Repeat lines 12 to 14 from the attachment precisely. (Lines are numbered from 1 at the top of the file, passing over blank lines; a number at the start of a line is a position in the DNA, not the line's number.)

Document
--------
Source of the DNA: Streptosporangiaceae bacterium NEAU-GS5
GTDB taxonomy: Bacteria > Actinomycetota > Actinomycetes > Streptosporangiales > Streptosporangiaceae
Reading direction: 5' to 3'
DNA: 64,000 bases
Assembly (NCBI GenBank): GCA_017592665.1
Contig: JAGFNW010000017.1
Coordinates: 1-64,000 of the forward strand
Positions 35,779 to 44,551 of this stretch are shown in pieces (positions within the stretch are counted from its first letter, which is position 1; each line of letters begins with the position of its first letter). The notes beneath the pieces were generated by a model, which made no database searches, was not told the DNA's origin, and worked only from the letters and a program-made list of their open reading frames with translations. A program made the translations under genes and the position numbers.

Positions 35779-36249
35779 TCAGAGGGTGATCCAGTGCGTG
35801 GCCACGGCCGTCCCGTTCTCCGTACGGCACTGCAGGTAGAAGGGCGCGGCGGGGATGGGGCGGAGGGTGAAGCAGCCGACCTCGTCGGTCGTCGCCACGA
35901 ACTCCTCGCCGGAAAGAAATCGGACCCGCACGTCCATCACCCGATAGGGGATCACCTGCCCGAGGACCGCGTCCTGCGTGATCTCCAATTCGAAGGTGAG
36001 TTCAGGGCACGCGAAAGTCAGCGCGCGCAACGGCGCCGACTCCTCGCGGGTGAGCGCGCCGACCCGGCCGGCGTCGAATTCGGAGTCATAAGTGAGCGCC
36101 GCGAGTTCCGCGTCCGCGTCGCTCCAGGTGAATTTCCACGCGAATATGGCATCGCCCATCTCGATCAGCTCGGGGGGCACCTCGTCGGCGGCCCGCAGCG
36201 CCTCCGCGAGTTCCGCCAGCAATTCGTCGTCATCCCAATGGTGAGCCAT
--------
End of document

35901 ACTCCTCGCCGGAAAGAAATCGGACCCGCACGTCCATCACCCGATAGGGGATCACCTGCCCGAGGACCGCGTCCTGCGTGATCTCCAATTCGAAGGTGAG
36001 TTCAGGGCACGCGAAAGTCAGCGCGCGCAACGGCGCCGACTCCTCGCGGGTGAGCGCGCCGACCCGGCCGGCGTCGAATTCGGAGTCATAAGTGAGCGCC
36101 GCGAGTTCCGCGTCCGCGTCGCTCCAGGTGAATTTCCACGCGAATATGGCATCGCCCATCTCGATCAGCTCGGGGGGCACCTCGTCGGCGGCCCGCAGCG